14 Reasons to Start a New Life Overseas
1. More Freedom
When I first left my home country more than 20 years ago I left the windy, rainy UK for sunny Monaco. However, the weather wasn’t the best thing about my new home. In the UK I was used to receiving threatening letters from the government on a regular basis.
Letters from HMRC (The UK tax collector), letters about petty things like a TV license, fines for road traffic offences from the thousands of cameras throughout the country. General bullshit and aggravation with the state creeping into every area of life.
What a relief to live in a country with more limited bureaucracy and no tax collectors. It felt amazing to have much more freedom and not to be strangled by petty rules and bureaucracy enforced by the ever growing army of government snoops present in all large, high tax countries.
More freedom was one of my top personal reasons to start a new life overseas.
2. Lower Taxes
Wherever you choose to go it will make sense to find a location that taxes you less. Better still a country that doesn’t tax you at all. Even US citizens who are taxed on their worldwide income will be substantially better off as there are generous exemptions and a myriad of techniques that you can use to get your tax rate close to zero.
You don’t even have to choose a pure tax haven like Monaco. Countries like Panama or Georgia that have only territorial tax may fit the bill too. Provided you fully leave your home country it’s possible to get your tax rate down to almost zero. Lower taxes are a big advantage of a new life overseas.
3. Less Bureaucracy
After you’ve completed the initial immigration procedures to gain legal residence in a new country they’re unlikely to be interested in you. If you have no business or income in your new country they’ll have no reason to pay any attention to you. There’ll be no endless bureaucracy, form filling and demands from tax collectors and other regulatory bodies or local governments to deal with.
4. Better Climate
Many of our readers live in high tax countries. If you’re living in countries like Canada, the northern US or the UK you’ll be able to go almost anywhere and be guaranteed more sunshine.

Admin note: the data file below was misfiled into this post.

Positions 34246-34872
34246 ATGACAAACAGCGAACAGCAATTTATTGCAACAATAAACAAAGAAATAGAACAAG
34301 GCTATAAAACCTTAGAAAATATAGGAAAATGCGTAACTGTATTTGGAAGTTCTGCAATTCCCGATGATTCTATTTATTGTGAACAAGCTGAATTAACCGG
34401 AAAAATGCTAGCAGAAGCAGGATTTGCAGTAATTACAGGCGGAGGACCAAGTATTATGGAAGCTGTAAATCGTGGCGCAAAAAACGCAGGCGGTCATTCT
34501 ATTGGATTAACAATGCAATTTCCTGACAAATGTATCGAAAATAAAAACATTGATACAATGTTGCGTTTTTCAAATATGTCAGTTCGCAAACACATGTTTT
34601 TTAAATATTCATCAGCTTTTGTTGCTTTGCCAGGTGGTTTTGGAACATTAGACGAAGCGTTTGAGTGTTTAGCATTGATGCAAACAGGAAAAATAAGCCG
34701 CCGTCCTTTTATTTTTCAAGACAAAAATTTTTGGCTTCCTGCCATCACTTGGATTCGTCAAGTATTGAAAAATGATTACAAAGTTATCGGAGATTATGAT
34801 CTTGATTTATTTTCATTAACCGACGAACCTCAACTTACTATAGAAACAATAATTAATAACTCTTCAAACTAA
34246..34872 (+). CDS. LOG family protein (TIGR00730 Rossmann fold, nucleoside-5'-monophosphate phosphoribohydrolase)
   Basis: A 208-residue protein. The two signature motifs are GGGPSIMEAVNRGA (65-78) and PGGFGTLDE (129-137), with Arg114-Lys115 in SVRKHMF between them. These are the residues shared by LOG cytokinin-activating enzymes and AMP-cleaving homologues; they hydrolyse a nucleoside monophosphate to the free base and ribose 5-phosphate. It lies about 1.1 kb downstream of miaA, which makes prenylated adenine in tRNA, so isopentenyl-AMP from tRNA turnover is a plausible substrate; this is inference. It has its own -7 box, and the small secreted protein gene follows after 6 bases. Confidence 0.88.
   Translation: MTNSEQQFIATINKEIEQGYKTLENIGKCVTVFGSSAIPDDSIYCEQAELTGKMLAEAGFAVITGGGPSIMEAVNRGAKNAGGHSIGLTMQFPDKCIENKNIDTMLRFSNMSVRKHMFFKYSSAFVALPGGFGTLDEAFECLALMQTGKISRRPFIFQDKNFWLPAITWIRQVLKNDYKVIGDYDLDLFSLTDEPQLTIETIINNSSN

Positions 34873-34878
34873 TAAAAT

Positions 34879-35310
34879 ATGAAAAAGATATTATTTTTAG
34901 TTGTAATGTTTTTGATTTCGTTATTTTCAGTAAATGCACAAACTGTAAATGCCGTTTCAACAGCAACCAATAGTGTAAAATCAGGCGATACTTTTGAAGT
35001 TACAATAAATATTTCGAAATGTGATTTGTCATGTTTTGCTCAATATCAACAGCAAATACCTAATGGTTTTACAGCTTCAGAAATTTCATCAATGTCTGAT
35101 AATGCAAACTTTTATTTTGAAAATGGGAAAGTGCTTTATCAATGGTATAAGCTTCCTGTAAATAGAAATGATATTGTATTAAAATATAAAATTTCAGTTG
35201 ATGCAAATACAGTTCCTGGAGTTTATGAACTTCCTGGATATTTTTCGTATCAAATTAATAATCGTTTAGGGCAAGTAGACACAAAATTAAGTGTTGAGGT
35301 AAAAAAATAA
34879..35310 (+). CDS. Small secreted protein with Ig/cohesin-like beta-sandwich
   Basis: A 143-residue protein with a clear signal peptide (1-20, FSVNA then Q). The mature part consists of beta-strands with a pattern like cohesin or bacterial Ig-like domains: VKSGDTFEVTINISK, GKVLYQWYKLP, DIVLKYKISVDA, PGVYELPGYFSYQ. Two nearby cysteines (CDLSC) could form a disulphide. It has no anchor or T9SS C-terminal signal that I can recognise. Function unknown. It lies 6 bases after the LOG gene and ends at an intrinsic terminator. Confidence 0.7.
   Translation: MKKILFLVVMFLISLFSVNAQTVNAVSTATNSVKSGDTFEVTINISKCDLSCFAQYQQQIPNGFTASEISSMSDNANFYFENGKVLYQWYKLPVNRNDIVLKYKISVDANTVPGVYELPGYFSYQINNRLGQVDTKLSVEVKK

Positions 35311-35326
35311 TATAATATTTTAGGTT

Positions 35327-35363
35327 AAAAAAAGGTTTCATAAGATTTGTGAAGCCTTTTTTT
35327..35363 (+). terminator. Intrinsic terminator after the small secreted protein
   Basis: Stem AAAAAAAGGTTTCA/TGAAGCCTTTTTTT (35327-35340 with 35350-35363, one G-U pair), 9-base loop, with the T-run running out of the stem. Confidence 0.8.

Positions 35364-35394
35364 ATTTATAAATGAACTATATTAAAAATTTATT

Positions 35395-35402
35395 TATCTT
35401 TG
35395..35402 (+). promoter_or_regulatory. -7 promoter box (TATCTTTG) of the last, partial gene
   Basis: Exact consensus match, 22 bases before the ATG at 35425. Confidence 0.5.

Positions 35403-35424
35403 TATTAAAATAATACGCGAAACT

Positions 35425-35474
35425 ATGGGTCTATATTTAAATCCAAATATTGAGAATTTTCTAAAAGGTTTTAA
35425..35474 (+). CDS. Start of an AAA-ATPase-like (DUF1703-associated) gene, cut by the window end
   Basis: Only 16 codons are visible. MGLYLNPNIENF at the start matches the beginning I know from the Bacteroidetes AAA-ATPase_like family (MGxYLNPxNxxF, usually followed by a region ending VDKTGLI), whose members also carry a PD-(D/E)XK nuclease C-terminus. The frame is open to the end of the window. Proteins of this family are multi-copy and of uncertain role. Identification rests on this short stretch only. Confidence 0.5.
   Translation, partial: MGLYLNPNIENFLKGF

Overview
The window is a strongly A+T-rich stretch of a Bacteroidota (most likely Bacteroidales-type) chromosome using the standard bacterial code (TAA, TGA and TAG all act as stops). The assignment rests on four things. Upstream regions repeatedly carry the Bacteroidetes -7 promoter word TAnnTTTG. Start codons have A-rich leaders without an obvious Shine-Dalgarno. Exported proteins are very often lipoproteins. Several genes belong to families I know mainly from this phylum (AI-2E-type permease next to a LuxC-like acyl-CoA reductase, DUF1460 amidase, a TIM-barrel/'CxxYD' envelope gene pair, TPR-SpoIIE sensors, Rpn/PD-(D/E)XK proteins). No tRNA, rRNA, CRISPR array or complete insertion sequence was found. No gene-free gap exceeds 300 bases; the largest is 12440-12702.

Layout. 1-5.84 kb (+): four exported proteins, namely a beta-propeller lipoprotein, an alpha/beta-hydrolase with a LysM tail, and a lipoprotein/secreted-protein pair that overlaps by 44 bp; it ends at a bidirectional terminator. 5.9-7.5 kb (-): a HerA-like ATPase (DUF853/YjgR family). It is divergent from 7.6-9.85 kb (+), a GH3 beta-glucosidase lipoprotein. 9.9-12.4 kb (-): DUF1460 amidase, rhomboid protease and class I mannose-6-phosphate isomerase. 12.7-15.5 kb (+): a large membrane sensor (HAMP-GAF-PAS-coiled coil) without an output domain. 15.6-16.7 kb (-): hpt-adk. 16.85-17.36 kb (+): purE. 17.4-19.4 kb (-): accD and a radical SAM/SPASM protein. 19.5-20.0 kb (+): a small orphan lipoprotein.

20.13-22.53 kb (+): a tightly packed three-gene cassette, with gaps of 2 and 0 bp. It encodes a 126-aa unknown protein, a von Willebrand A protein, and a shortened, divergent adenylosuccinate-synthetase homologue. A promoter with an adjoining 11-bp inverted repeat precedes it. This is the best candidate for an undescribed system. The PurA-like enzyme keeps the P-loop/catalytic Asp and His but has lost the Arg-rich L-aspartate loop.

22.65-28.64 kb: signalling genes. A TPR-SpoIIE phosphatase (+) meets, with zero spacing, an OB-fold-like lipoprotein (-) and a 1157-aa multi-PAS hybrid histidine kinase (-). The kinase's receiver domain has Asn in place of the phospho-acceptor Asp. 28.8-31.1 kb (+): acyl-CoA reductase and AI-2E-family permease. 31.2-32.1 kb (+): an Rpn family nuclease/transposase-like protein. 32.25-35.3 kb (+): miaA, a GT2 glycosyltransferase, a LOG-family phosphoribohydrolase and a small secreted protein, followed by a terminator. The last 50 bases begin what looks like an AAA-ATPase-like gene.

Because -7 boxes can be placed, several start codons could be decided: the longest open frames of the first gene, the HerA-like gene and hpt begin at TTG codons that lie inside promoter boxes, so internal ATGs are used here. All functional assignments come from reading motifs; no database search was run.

Why not move to Medellin, Colombia where there is spring like weather all year around or Lisbon, Portugal with over 300 days of sunshine per year. You could even choose to spend 6 months in 2 different locations depending on the season and guarantee year round sunshine.
5. Lower Cost of Living
Often the countries with the worst climates and the highest taxes also have the highest costs of living. If you live in Toronto, London or New York you know what I’m talking about. Move from Toronto to Costa Rica or London to Lisbon and you’ll see your cost of living fall by up to 75%.
You can trade a city centre apartment for a beach-front mansion and still have cash to spare. Lower cost of living is the main reason for some people to start a new life overseas.
6. No Keeping up With the Jones’
When you’re living far away from your home town some things just aren’t important. Nobody cares which car you drive or whether you’re wearing the latest designer brands.
Of course, you’ll have more money to do all these things if you want to. But the point is there’s no pressure to conform or go one better than the neighbours. Live life to suit you and only you.
7. Politics Not Important
When you leave your home country you’ll find that the things that bothered you become irrelevant. You’ll see the impotence of the politicians you used to watch on TV every day.
They have no power over your life when you don’t live in their geographic jurisdiction. When you’re not watching the rolling news cycle from your home country you just won’t get frustrated by all the crazy things that you saw happening around you.
Sitting on a beach in Mexico or Costa Rica will feel like being on another planet, far away from the aggravations of normal life. Escape from politics can be one of the reasons to start a new life overseas.
Leaving high density cities like London or New York will undoubtedly increase your physical safety.
Of course, there will be petty crime in your new country but in many places it’ll be extremely rare. You’ll have little chance of being caught up in the latest street protests. You should expect to live a much more peaceful life.